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By Photo courtesy of Ray Scott
BY CAMILLE GAVIN Contributing writer
In many ways, the Greater Bakersfield Green Expo is like a country fair in an urban setting.
True, the event on Saturday at Yokuts Park doesn't feature homemade jams and jellies, but it does offer information and demonstrations about a lot of things designed to protect our environment.
It's got everything from scoping out a hybrid car to learning about the advantages and disadvantages of solar energy. Plus a chance to choose the finalists in a recycled art contest.
And if you happen to stop by about noontime, you'll get a free picnic lunch.
Of course, the expo's main goal is to showcase the various ways people of any age can do their bit to improve the environment. More than 50 vendors -- businesses, government agencies and nonprofits -- will be on hand to talk about the details.
An estimated 1,000 orange-shirted volunteers who will devote nearly two hours that morning to take part in the Great American Cleanup at another location are expected to arrive at Yokuts Park about 10 a.m. Many of those volunteers will receive awards from Mayor Harvey Hall for exemplary service.
Representatives from the mayor's cleanup of freeway off-ramps as well as the Keep Bakersfield Beautiful committee will attend in the hopes of recruiting more volunteers to pick up litter on a year-round basis or to plant a tree that will help clean the air by producing more oxygen.
This is the fourth annual event for the expo. Ray Scott of Price Disposal said it grew out of a one-day event in the early 2000s in the city of Arvin.
It was sponsored by the Arts Council of Kern -- which probably explains why an art contest continues to be a key part of the expo -- and the six local trash haulers now known as the Metro Recycling Corp., or MRC.
The current Greater Bakersfield Green Expo was founded in 2010 by Keep Bakersfield Beautiful and the MRC.
In 2012, the expo attracted about 4,000 people and Scott, the event coordinator, expects even more this year.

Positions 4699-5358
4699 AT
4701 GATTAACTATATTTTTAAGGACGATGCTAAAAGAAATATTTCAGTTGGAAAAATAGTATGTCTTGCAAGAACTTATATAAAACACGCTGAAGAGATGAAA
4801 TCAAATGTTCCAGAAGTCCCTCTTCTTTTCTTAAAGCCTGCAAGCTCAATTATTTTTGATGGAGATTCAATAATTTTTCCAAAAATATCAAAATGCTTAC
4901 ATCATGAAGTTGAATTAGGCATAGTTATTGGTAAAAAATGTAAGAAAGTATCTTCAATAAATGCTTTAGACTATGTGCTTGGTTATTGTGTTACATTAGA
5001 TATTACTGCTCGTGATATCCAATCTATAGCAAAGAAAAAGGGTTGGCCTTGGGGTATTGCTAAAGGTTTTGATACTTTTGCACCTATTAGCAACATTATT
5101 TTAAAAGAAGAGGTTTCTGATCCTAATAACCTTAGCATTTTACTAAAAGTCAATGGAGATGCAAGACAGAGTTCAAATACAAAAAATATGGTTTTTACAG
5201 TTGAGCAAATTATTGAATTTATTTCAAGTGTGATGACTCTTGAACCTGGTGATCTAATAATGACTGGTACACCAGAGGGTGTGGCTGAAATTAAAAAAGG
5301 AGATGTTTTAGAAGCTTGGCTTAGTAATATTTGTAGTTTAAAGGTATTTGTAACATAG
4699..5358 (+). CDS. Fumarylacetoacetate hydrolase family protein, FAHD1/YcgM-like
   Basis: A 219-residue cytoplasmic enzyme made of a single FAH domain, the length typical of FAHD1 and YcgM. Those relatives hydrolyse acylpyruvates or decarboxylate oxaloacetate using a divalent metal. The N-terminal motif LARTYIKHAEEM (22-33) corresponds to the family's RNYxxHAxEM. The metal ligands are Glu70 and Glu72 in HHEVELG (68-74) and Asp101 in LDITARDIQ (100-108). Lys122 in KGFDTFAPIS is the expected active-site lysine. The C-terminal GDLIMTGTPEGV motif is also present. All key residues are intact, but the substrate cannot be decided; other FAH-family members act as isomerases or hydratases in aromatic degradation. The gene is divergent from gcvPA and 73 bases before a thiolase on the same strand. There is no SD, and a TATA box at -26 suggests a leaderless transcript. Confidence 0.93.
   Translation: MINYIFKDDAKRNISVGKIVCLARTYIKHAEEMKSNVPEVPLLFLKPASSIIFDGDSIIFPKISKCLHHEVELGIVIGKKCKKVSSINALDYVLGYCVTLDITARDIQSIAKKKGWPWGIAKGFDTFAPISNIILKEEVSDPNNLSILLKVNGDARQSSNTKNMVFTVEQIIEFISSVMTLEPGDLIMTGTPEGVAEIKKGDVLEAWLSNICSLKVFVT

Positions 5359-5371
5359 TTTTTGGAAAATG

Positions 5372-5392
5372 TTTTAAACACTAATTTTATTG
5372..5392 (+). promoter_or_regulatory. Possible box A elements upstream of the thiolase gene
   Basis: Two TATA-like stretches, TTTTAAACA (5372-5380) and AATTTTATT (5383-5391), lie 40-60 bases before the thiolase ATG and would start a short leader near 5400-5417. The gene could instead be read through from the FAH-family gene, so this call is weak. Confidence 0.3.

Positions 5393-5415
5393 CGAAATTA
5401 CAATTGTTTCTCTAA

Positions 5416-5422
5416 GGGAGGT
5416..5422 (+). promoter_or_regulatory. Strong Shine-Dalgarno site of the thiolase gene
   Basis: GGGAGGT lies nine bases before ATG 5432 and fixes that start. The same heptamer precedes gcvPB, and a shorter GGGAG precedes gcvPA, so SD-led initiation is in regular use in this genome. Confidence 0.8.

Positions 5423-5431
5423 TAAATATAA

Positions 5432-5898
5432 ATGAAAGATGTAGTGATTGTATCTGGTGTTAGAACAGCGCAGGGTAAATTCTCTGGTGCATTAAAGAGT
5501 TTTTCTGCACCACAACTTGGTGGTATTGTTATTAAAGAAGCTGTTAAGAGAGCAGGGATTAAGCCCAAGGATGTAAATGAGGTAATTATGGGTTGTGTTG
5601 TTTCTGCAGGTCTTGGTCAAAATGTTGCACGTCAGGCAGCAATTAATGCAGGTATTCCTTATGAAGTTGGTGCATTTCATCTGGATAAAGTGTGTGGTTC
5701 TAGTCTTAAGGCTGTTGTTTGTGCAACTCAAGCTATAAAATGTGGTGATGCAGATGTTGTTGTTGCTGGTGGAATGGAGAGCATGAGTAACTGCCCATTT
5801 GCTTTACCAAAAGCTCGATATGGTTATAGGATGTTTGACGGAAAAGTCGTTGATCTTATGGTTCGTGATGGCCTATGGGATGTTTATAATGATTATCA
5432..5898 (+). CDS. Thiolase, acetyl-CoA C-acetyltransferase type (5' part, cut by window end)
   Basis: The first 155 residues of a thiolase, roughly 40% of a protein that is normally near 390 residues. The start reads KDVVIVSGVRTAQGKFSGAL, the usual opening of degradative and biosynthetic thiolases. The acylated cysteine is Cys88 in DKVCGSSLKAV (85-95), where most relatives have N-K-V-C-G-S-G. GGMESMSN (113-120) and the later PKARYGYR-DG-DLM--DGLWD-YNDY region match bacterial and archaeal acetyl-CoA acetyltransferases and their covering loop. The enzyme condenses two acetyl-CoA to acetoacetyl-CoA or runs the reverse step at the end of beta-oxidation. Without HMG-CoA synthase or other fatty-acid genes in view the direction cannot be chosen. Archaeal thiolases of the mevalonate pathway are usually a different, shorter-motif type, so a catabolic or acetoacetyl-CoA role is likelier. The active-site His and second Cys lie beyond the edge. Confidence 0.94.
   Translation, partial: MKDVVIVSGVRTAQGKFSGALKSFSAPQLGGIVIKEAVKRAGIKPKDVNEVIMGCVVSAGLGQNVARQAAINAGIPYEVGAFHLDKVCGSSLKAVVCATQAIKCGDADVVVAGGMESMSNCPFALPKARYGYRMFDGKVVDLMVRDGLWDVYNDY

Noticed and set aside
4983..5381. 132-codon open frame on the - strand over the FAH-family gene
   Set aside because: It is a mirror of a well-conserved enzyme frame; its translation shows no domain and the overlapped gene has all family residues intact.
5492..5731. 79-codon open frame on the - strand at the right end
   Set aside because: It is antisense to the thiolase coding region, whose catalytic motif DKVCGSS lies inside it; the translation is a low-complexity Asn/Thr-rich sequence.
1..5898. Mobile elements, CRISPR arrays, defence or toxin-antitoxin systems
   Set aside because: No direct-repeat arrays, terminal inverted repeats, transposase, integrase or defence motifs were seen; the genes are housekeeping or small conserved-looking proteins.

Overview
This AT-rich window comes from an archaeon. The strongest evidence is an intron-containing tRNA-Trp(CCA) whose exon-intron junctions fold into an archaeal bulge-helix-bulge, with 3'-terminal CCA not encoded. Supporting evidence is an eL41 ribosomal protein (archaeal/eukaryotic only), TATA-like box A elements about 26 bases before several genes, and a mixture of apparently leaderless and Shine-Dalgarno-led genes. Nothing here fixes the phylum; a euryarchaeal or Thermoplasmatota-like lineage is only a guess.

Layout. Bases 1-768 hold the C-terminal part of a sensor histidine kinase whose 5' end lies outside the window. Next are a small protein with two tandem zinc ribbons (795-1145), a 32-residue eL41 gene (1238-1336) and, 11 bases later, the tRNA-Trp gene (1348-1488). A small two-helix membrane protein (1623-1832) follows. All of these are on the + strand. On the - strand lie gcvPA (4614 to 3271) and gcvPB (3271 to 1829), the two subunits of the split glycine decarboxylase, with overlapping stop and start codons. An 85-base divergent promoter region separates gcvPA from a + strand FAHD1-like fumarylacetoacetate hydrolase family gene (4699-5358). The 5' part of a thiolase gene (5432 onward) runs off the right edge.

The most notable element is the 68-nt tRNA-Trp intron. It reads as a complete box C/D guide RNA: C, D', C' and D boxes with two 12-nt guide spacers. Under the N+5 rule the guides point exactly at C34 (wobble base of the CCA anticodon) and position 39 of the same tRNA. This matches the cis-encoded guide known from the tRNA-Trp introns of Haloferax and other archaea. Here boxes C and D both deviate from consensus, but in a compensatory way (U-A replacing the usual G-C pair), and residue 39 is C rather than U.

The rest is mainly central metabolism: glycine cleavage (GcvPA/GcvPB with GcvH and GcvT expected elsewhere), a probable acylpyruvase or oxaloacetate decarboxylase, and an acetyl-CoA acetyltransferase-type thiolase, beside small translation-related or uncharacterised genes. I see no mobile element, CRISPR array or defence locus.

"What we're trying to do is educate the public -- adults and students," he said. "That's about the only way we can make a difference."
Use of social media is one way the expo committee hopes to get the attention of high school students. It's called the Facebook Art Contest and winners are eligible for valuable rewards.
What it all adds up to is encouraging students to find ways of making something new out of something that might otherwise end up in a landfill.
For example, among last year's entries was a handsome portrait of an Aztec warrior made from carefully placed metal pop tabs, a sculpture of a gorgeous peacock flaunting shiny blue and green plumes fashioned from empty soda cans, and a fierce- looking 3-foot-long dragon, also made with cans.
Deadline for this year's entries was March 15, but Scott said there will be another contest in 2014. For the current expo, the committee received artwork from 67 students in 12 different high schools. All will be displayed for the first time on Saturday. Based on visitors' votes, it will be winnowed down to just 50 pieces.
"Saturday night we'll put them on Facebook until April 30," Scott said. "The winners will be the ones with the most 'likes' and they'll be (recognized) by the mayor (Harvey Hall) at an awards ceremony on May 15."
The top five students with the most "likes" will be awarded an iPad. Six winners in three other categories --best use of recycled material, best presentation and the mayor's award -- will receive a total of $6,000 in scholarships.
"They can use the money for anything they want," Scott said. "It can be for dorm rent, books -- anything they need for their education."
Dave Taylor, who works for Hall Ambulance, heads the cleanup-related aspects of the expo and also acts a safety chair for volunteer crews who pick up roadside litter.
"We only do the off-and-on-ramps, not the freeway itself," Taylor said. "That's because from Panama Lane to 24th Street, the freeway through Bakersfield is shaped like a bowl -- doing the sloped sides is too dangerous.
"I always start off with a lecture and the first thing I tell (volunteers) is: Don't go play in the freeway."
He sees the Green Expo as a collaboration between the various entities that participate as a win-win situation all the way around.
"We're all focused on a clean, healthy environment," Taylor said. "It's interwoven -- we draw people to them and they draw people to us."